After speaking with four funders from four very different funding agencies, I have some key points that are important for all those seeking funding to know.
First, over the past eighteen months or so, there has been a dramatic increase in individual giving. Statistics have always shown that about 80% of all giving to nonprofits and ministries comes through individuals. So, if your organization is not actively working to increase its donor base and nurture the relationships it presently has with donors, that should be a top priority.
Stay tuned, in November we will be offering a training to help with your end of year giving efforts.
Likewise, our society is also seeing a lot of “rage giving.” Rage giving usually happens in response to a political decision or some crisis/event that enrages a group of people on one side or other of the issue. Know that this is happening, if your organization is not on the receiving end, know that in general, rage giving does not last for the long term. Additionally, relief giving in response to disasters will temporarily divert funds to relief-type agencies, but again, this is just temporary.
Foundations are looking for work that is “amazing and inspiring.” They are looking for organizations run by dynamic leaders (hint, hint: develop and strengthen your leadership skills). Foundations are seeking to fund projects that are memorable. Just tell your story! More and more funders are interested in getting involved in something meaningful.
In January, we will be offering a leadership group coaching program. Email us for more information.
Authenticity is extremely important to funders. They want organizations to be honest and “real” about why they are submitting a proposal. Identify how the project fits into the funder’s purview. Research and learn what motivates the funder you are approaching—it is not a one-size fits all, what motivates one funder is not what motivates another.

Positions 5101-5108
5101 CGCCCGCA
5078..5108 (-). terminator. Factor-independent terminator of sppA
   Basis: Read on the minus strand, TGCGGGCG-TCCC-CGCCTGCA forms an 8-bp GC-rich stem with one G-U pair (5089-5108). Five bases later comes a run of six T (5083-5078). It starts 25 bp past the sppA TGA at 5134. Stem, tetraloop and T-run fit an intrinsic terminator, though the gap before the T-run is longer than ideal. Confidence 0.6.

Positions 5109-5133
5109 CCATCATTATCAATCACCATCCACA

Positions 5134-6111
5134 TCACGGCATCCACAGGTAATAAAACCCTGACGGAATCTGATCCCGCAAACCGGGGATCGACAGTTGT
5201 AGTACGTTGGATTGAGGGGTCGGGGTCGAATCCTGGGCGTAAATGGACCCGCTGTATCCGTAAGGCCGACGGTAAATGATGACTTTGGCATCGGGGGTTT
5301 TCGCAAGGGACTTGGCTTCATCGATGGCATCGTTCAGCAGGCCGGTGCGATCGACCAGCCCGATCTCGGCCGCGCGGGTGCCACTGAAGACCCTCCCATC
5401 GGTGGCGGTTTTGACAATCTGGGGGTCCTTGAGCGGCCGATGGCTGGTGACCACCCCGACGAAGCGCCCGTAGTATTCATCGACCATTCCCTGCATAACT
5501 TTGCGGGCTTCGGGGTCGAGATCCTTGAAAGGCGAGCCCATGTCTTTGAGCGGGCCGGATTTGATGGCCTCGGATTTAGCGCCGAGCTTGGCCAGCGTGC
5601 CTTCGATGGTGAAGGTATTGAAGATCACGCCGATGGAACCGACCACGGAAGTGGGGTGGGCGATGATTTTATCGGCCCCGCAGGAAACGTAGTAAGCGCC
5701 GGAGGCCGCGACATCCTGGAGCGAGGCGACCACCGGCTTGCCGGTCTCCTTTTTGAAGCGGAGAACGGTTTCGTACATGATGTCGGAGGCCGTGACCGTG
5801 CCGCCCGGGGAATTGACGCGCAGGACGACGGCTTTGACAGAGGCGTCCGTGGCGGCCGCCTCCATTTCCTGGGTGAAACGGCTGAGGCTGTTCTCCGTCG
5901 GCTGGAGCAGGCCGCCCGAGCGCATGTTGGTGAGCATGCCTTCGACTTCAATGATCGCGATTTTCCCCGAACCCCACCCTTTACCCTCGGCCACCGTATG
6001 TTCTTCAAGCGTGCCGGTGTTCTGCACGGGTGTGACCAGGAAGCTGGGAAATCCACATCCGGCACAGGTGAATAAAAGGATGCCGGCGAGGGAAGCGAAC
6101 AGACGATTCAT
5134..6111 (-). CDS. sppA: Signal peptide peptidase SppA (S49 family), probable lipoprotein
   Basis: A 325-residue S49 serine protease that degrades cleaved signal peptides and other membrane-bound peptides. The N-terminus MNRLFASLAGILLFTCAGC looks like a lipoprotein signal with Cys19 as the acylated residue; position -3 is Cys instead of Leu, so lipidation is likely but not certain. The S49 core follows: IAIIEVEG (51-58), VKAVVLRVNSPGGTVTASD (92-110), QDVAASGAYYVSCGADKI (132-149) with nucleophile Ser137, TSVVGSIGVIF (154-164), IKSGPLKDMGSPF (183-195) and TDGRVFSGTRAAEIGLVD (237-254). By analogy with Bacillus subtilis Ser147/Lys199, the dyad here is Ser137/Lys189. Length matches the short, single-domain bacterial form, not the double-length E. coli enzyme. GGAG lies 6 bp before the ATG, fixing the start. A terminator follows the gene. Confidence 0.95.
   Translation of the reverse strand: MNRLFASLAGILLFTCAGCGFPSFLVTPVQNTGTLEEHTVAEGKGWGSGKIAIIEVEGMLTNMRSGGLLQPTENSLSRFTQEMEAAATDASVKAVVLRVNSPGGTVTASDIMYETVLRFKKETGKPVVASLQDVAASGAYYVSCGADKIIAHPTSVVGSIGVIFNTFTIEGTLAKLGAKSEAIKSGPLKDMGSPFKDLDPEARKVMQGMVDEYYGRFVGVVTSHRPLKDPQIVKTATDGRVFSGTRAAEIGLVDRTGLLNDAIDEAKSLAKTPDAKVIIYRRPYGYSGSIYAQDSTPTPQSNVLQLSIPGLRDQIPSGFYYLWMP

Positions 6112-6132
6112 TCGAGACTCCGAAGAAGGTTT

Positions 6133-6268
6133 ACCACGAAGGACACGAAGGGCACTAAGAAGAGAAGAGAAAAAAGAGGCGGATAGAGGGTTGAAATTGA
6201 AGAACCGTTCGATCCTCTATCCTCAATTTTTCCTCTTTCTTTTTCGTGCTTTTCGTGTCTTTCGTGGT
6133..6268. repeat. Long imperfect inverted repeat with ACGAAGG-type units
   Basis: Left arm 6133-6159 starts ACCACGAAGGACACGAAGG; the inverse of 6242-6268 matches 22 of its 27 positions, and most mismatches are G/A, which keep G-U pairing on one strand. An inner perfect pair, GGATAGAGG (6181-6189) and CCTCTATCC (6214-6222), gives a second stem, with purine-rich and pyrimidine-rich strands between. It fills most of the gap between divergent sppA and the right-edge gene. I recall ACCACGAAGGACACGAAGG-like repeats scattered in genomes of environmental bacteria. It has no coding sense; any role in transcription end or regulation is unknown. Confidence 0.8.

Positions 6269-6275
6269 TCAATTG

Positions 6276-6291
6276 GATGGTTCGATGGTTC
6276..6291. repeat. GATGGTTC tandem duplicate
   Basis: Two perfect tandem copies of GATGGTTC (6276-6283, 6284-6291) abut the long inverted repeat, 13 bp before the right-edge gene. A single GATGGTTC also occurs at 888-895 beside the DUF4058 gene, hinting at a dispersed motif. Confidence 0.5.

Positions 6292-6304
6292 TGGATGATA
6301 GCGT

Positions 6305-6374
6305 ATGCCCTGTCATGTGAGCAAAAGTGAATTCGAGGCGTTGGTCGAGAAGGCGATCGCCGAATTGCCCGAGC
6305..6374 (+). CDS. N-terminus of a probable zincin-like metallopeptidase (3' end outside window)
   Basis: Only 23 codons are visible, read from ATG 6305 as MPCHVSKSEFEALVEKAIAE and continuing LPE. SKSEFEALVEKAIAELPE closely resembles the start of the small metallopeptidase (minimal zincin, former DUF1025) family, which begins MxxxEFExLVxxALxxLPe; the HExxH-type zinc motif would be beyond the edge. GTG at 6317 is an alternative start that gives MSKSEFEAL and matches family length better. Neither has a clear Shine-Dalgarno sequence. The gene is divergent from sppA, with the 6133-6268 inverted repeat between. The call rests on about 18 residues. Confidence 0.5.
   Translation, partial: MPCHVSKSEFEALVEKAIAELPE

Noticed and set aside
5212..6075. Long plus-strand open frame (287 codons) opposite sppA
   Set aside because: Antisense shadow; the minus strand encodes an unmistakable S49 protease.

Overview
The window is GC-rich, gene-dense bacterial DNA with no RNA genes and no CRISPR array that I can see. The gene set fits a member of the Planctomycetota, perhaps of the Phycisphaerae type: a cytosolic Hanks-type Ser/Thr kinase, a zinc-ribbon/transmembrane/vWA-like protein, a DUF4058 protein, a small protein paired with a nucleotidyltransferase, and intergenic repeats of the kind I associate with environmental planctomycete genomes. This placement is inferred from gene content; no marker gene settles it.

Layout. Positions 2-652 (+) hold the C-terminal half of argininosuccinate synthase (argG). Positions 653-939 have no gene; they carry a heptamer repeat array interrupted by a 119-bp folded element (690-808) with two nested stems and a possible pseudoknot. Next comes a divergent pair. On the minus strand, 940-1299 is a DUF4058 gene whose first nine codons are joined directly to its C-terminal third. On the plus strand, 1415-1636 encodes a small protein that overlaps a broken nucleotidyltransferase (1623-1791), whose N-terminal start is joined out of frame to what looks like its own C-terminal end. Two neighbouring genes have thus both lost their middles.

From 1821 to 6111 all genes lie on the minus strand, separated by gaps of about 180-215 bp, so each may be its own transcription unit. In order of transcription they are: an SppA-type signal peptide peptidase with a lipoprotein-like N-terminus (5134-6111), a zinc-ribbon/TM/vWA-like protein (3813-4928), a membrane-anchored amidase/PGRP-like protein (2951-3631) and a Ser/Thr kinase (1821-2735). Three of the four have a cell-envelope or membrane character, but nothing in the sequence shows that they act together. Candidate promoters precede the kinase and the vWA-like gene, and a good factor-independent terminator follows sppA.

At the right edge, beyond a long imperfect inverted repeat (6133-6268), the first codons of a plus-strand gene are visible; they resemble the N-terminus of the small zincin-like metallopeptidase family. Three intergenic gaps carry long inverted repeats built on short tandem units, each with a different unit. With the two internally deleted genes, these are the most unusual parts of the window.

Corporate funders want organizations to understand the difference between a sponsorship and a grant. Essentially, a sponsorship away is coming from the organization’s marketing budget. They are looking for reach and impact—being visible before largest potential audience possible. Grants generally require more rigorous proposals and are for a specific project. Grants also must align with the stated grant guidelines. Sponsorships allow the funder to give in a more flexible manner such as for operating support. This is important to note, especially if your request doesn’t align with the grant guidelines.
For many corporate funders, the easiest portal to enter for funding is through employee volunteerism.
Finally, funders also spoke about outcomes and impact. It is important to show your organization is making a difference in the lives of those you are working with. However, for some, a logic model is not necessarily important. But, what is important is that the organization takes the time to think through the process that a logic model requires. (Members of the Resource Center can access a sample logic model in the site).
Above all, funders want organizations to know that it is their goal to fund organizations, not proposals! Be real, be authentic, and be honest in your funding requests. Contact us if we can help in this area.
Mark your calendar and plan to join us for a FREE Grant Writing Training
Compelling but not Desperate on October 28, 2019 at 1 pm ET. Register here.
The Needs Statement is one of the most important sections in a grant proposal. When it is well written, it can be compelling and can lead to funding. But when the focus is on the “wrong thing” funding may be more challenging to receive. Learn what needs to be included in this crucial section of a proposal and how to write it tight.
Monday, October 28, 2019 at 1 pm ET. Register today!
Even if you will not be able to join us live, register for the training and we will send you the recording and an interactive workbook.
As part of the training, we will be answering your questions.